G isa KroneckerProduct
true```

This allows for very efficient multiplies, factorizations, and solves:

```a = randn(n^d);
size(G)
(2097152, 2097152)
@time F = cholesky(G);
0.003127 seconds (155 allocations: 397.344 KiB)
@time F \ a;
0.062468 seconds (97 allocations: 96.005 MiB)```

That is, factorizing `G` and solving `F \ a` takes a fraction of a second, despite the linear system having more than 2 million variables.

Notably, both the Kronecker structure and the constituent kernel matrices are lazily represented in the general case. If fast MVMs are required, it is best to instantiate the constituent matrices in memory while keeping the Kronecker product lazy:

```using KroneckerProducts
K = kronecker(Matrix, G) # this instantiates the constituent kernel matrices in memory for fast MVMs
a = randn(n^d);
b = zero(a);
@time mul!(b, K, a);
0.022626 seconds (50 allocations: 2.016 KiB)```

Further, note that Kronecker structure can be combined with the Toeplitz structure above to yield quasi-linear MVMs with the resulting kernel matrix. This is the basis of the SKI framework.

When conditioning Gaussian processes on gradient information, it is necessary to work with `d × d` matrix-valued gradient kernels, where `d` is the dimension of the input. Roos et al. first noted that isotropic and dot product kernels give rise to gradient kernel matrices with a data-sparse structure and proposed a direct method with an `O(n²d + n⁶)` complexity for the low-data regime, where the number of observations `n` is small.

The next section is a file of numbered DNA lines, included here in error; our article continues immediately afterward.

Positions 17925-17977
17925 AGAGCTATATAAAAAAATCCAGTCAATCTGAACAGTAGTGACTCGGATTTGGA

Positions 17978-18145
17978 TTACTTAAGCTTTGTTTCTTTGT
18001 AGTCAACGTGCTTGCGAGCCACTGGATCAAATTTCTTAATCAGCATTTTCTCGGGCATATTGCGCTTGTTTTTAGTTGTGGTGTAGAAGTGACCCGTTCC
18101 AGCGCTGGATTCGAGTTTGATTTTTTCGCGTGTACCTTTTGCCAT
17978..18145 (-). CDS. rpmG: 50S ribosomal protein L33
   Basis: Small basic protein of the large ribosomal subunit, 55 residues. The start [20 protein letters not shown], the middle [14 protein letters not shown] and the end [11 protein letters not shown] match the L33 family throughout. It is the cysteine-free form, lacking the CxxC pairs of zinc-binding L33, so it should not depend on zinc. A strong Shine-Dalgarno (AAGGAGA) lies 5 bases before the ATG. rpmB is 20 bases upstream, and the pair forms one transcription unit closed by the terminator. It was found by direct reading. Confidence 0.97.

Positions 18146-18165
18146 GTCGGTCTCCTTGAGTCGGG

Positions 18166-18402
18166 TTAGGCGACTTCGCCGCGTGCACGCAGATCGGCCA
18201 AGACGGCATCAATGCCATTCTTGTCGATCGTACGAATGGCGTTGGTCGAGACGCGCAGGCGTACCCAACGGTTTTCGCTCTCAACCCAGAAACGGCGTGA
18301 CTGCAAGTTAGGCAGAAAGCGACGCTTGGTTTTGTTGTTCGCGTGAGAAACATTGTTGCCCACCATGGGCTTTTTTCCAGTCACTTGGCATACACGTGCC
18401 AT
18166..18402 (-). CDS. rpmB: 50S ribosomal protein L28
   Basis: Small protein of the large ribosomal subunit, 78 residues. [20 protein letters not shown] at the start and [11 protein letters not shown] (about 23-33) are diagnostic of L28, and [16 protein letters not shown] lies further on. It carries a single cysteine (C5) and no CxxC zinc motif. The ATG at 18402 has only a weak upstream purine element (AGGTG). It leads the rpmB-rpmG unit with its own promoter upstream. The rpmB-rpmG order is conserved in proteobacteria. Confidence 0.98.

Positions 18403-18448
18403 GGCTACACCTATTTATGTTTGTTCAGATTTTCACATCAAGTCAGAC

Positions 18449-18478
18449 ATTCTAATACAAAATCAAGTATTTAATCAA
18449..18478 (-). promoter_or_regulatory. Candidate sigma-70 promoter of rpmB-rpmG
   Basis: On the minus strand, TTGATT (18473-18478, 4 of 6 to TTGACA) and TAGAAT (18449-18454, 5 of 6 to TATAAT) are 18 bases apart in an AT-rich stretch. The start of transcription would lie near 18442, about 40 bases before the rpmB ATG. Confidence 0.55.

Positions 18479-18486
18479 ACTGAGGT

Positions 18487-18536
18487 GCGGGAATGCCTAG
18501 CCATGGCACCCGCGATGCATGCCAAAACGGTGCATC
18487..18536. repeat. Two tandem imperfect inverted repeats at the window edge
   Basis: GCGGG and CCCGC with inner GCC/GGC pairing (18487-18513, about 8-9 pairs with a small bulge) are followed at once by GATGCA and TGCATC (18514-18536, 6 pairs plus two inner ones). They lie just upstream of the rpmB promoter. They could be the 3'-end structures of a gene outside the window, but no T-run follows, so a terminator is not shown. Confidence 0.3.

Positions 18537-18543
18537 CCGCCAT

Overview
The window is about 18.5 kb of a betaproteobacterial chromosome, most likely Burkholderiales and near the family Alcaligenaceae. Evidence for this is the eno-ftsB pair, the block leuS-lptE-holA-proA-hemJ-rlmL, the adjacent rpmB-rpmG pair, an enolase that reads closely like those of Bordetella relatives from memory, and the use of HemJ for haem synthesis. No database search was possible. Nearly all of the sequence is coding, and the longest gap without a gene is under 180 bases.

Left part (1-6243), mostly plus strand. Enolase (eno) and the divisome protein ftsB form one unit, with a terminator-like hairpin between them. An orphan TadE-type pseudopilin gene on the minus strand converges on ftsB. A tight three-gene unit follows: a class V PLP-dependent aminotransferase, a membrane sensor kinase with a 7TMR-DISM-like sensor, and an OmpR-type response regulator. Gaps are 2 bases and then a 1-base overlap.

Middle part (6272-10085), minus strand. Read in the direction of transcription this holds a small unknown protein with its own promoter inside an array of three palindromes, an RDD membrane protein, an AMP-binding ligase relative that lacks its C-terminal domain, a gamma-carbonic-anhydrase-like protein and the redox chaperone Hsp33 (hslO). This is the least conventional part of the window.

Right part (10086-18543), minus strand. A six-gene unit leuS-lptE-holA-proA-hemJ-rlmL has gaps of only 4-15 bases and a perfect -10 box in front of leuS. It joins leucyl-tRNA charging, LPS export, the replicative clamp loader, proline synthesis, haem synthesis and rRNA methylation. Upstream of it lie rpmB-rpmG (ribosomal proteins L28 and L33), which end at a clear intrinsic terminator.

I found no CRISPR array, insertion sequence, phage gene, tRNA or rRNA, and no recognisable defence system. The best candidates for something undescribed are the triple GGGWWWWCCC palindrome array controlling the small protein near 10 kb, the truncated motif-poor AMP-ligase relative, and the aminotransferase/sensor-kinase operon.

CovarianceFunctions.jl implements an automatic structure derivation engine for a large range of kernel functions, including complex composite kernels like MacKay's neural network kernel and the spectral mixture kernel, permitting an exact matrix-vector product in `O(n²d)` operations with gradient kernel matrices. It also contains a generic fallback with the regular `O(n²d²)` complexity for cases where no special structure is present or currently implemented. For example,